Odisha sprinter Dutee Chand is likely to take part in next month's World Athletics Championships as she has received an invitation from the International Association of Athletics Federation despite failing to touch the original qualification standard. Dutee, who missed the original entry standard of 11.26 seconds, got an invite from the IAAF as the target number of 56 athletes for women's 100m event was yet to be reached for the August 4-13 World Championships in London.
Dutee's best of 11.30 seconds, which she clocked during the Indian Grand Prix in New Delhi on May 15, during the qualifying period gives her a global ranking of 100.
"We have got an invite from the IAAF offering a quota entry for Dutee Chand in the women's 100m race. It's because the targeted number of athletes in that event (women's 100m) has not been reached," Athletics Federation of India President Adille Sumariwalla told PTI.
"We have been told to reply yes or no within 12 hours and we are accepting it," he added.
Dutee's coach Nagpuri Ramesh said that she currently has a United Kingdom visa and she would be ready to take part in the World Championships.
"Dutee has a UK visa. The AFI applied for a visa for all those athletes whose timings are very close to qualifying standards so that they have their visas ready in case of such invitations. She is ready for the World Championships," he said.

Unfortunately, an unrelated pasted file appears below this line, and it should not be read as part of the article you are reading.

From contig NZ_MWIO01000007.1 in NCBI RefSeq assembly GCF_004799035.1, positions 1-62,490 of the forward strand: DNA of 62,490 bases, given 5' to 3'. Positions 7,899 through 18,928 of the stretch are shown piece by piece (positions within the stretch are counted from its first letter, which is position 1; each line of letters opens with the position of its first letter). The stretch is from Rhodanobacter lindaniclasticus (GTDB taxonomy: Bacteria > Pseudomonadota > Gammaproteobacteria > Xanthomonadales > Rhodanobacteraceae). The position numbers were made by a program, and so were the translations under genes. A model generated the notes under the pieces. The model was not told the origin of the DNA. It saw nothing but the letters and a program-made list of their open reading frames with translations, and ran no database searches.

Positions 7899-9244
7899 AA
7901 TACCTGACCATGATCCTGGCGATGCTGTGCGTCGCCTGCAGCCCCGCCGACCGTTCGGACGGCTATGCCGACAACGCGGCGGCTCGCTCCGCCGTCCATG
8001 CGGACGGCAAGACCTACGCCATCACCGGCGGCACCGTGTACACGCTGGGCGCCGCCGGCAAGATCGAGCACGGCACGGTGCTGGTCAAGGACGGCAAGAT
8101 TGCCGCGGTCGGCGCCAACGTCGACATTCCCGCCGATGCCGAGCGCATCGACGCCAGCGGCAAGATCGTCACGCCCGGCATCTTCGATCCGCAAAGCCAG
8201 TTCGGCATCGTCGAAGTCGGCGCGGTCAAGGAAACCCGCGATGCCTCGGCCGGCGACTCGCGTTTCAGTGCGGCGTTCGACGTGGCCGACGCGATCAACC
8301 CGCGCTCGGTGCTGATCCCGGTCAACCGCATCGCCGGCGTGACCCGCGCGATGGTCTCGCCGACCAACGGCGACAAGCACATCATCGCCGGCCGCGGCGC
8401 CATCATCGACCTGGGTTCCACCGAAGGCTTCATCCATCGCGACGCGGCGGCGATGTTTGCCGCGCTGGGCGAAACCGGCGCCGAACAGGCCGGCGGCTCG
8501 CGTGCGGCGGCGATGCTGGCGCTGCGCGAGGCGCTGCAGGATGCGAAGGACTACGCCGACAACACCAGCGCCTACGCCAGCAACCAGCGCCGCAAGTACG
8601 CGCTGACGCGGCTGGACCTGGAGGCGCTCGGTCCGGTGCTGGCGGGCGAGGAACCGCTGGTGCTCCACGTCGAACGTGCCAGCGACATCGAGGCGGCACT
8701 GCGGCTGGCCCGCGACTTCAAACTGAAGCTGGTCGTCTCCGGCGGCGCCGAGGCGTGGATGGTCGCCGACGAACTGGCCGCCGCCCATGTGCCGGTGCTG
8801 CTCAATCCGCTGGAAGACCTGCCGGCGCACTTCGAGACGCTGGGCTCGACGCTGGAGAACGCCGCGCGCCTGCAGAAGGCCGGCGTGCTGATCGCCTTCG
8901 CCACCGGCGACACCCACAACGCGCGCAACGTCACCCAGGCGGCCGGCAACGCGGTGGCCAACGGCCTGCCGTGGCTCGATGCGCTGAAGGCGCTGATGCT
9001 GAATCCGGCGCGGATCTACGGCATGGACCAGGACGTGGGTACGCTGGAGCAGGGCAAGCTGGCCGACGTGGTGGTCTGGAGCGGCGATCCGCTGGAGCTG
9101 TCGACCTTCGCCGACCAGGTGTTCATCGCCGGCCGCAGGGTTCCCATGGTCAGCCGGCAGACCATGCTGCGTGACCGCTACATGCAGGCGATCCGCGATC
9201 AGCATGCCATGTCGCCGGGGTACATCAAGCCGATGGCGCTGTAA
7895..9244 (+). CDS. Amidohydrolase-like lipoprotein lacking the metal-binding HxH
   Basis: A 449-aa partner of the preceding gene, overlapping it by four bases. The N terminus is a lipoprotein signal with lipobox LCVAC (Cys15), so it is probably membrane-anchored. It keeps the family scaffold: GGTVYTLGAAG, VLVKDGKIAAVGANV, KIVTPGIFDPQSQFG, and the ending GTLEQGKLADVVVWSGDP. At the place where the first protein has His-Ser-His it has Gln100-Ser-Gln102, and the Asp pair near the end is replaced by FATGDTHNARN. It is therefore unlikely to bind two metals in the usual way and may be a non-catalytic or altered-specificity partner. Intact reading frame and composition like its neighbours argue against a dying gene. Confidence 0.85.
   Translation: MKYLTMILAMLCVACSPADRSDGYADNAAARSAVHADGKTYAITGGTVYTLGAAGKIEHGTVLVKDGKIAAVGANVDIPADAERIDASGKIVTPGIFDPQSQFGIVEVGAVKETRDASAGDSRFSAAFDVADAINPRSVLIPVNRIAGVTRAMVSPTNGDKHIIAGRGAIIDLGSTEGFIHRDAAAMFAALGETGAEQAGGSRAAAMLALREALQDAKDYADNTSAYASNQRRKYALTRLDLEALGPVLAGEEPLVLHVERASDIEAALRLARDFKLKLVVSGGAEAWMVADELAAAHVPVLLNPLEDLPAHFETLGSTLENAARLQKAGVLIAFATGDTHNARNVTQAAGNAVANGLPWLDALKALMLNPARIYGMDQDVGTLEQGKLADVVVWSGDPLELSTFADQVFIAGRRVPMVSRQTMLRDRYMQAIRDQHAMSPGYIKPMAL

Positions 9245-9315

After participating in the Asian Athletics Championships in Bhubaneswar earlier this month, where she claimed a bronze clocking 11.52 secs, Dutee took a break from competition. She missed the National Inter-State Athletics Championships held at Guntur from July 15-18.
Dutee's future was also under a cloud after the IAAF recently decided to submit fresh evidence at the Court of Arbitration for Sports (CAS) in Switzerland in support of its policy of barring female athletes who produced natural testosterone (male hormones) above permissible range from taking part in competitions.
Dutee got a ban imposed on her by Athletics Federation of India overturned in 2015 as the CAS partially upheld her appeal. The world's top sports tribunal, however, had given the time of two years to the IAAF to produce conclusive evidence that female athletes with high levels of naturally producing testosterone have an unfair advantage over their peers.